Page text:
Energy Minister Charles Hendry discusses the roles of local communities during his visit to SPRU

Energy Minister Charles Hendry, MP visited SPRU today to discuss UK energy policy with us. Part of the Minister’s visit included a presentation and Question & Answer session about government thinking over the £200 billion plus reinvestment required to transform our energy systems into new, more secure, and low carbon forms. The list of technologies the government envisages as part of our energy solution is large and diverse, ranging from nuclear power stations to smart meters, carbon dioxide emission pipelines and deep geological storage, to district heating grids and household biomass supply chains. Local communities are implicated in all these envisaged activities, in all sorts of ways, and some of the comments by the Minister showed he was aware that communities matter.

On a quite instrumental level, the Minister recognised that people needed to be persuaded that large-scale changes are necessary. He wishes to avoid local back-lashes against the pipeline infrastructures that will accompany carbon capture and storage systems, for instance. When asked about planning, the government is exploring how local communities can benefit better from hosting energy projects. The Minister hoped changes such as business rates remaining local might overcome some of the polarisation associated with projects like onshore wind farms. Planning gains that are seen to benefit the local library, school or other community facilities (like local energy service facilities) might help overcome some of the root causes of NIMBYism and make these energy technologies more widely welcomed locally. This is a moot point. Revenues from large energy projects can be considerable sums, compared to the budgets of local parish councils say, and decisions about how to manage such windfalls need to be handled carefully if community division is not to be exacerbated. That is quite apart from the diverse reception local communities might give to these ‘payments’, ‘benefits’, or ‘bribes’ for projects initiated, planned and owned by others.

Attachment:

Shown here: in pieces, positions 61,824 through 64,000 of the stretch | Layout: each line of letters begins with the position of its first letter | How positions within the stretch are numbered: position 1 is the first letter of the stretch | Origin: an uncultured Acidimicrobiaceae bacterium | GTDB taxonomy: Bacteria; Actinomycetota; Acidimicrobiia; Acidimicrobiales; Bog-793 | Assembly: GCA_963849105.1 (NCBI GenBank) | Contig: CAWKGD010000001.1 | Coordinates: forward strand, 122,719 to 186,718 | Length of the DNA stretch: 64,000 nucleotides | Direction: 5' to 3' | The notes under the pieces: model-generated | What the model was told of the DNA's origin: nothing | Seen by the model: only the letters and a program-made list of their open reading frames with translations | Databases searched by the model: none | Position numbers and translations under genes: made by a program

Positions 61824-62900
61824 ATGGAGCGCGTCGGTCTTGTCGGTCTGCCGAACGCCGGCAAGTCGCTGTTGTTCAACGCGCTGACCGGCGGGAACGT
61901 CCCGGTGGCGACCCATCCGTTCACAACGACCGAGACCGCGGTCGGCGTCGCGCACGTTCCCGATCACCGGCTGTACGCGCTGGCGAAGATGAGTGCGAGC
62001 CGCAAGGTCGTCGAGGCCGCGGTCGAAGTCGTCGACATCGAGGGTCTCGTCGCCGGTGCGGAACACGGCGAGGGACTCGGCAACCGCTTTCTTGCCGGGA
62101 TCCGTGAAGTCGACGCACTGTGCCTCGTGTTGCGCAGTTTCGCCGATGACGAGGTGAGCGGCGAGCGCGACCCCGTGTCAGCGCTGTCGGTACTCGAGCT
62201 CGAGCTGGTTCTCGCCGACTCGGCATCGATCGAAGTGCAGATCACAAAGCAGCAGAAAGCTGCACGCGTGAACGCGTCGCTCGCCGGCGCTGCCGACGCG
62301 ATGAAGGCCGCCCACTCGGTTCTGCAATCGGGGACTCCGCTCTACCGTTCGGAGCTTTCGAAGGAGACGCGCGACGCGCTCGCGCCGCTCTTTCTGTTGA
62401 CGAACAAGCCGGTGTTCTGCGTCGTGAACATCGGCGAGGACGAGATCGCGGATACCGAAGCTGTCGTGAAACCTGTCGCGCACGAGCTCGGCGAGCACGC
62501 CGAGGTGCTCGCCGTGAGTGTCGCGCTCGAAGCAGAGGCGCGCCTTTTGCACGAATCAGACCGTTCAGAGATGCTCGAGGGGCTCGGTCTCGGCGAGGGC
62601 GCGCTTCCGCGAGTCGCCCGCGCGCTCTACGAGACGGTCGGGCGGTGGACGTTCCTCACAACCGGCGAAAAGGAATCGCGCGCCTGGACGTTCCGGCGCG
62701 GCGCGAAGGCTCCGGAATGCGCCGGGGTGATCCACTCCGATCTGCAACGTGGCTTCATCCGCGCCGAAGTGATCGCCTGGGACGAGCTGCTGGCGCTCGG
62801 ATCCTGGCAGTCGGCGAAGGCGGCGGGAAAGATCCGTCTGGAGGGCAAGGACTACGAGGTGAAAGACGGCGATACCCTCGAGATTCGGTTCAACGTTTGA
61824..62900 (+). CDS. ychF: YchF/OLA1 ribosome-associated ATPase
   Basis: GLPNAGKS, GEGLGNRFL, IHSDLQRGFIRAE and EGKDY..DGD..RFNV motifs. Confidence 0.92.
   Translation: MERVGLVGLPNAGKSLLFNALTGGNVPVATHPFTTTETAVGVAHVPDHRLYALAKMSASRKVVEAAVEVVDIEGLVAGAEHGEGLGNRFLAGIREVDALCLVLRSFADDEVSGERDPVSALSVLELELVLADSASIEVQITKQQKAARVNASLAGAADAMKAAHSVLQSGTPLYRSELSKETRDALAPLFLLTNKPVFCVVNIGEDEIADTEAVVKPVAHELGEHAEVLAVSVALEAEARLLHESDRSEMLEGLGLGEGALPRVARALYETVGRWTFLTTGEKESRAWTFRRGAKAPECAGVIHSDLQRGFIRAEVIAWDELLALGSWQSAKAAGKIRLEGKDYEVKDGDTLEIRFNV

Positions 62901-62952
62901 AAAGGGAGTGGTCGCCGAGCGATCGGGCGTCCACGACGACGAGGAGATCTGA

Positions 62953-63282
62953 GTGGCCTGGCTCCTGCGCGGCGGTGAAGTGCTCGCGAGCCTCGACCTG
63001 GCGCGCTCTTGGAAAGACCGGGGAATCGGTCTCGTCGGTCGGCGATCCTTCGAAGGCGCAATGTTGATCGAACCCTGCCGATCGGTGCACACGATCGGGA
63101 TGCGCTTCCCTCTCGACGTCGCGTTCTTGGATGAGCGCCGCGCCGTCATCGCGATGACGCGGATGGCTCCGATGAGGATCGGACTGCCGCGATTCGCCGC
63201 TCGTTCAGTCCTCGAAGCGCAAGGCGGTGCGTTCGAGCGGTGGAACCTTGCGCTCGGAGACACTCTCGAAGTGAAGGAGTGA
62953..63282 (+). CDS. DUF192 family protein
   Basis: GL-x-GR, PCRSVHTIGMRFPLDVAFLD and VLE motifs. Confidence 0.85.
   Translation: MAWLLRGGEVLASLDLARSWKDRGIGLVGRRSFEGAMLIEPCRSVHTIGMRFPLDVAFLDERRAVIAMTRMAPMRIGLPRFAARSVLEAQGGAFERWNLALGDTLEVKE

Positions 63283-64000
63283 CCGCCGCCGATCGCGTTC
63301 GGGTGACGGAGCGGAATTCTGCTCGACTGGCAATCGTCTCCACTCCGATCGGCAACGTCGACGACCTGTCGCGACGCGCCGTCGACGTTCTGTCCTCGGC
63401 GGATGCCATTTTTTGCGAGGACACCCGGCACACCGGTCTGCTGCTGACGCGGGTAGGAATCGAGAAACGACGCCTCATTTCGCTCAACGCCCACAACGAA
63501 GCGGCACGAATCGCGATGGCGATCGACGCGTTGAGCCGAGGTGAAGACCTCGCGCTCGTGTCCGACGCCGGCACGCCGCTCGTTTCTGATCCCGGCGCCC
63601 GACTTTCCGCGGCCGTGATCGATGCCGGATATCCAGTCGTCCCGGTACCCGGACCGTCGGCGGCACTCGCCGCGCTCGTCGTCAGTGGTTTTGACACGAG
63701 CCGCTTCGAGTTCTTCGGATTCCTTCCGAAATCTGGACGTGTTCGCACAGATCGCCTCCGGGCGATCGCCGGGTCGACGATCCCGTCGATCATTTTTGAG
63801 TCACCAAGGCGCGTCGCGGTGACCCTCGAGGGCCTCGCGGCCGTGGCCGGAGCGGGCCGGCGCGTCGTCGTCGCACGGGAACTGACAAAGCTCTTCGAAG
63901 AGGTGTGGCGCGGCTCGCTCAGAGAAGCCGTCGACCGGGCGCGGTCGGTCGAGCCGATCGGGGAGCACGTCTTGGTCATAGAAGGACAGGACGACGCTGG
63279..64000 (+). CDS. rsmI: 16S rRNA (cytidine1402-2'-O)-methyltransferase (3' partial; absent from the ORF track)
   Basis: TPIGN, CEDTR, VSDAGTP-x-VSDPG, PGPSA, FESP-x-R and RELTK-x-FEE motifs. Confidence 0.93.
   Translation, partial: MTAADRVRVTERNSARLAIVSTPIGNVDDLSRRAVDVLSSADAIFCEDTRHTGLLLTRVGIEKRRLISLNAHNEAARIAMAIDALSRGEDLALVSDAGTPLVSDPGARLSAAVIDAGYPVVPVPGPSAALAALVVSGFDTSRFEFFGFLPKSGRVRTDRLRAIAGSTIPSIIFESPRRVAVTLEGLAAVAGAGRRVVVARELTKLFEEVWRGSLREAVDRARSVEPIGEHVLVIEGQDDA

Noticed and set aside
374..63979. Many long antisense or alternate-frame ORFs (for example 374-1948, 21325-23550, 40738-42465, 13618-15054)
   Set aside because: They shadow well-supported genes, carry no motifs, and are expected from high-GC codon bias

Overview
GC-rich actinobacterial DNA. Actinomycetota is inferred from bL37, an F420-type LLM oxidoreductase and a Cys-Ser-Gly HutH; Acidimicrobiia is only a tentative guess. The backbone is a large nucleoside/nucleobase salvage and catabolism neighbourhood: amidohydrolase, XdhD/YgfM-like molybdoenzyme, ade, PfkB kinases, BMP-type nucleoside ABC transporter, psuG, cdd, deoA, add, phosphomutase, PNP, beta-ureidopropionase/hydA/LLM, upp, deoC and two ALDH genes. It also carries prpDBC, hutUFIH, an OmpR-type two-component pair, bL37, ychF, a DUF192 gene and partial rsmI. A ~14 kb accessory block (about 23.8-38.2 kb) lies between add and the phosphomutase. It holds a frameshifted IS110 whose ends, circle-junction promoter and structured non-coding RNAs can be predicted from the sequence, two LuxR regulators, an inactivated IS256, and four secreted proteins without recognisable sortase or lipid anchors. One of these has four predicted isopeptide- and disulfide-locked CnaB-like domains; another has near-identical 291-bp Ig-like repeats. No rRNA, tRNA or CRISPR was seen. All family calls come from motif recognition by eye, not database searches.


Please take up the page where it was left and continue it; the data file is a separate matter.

The Minister conceded that much in energy policy is currently government driven, and considerable work is needed to improve public debate over which energy choices are available to society, and who should decide, and how. He noted that the Transition Town movement and others had done much to help people think differently about energy. However, the Minister suggested that some initiatives led by local enthusiasts had ‘stalled’; they were not breaking through into the wider community. Whether this is the case, and how it might be overcome, is one of the ambitions behind Sussex and UEA’s Community Innovation in Sustainable Energy project.

According to the Minister, more NGO and government involvement might be needed. If this is the case, then some very interesting justifications will need to be formulated by governments (central or local) to earn trust and legitimacy over the mainstreaming of bottom-up initiatives, when they are under pressure to push through or help along the larger-scale aspects of the energy portfolio. There are going to be many tensions and contradictions, as well as synergies and opportunities, between the multiple energy paths to secure and low carbon futures. One important consequence is that we are going to need ambidextrous institutions to enable that process to unfold – and can bridge the current divide between the worlds of ‘top down’ energy market reforms and ‘bottom up’ community energy initiatives.

Adrian Smith and Jim Watson

Sussex Energy Group, SPRU – Science & Technology Policy Research, University of Sussex

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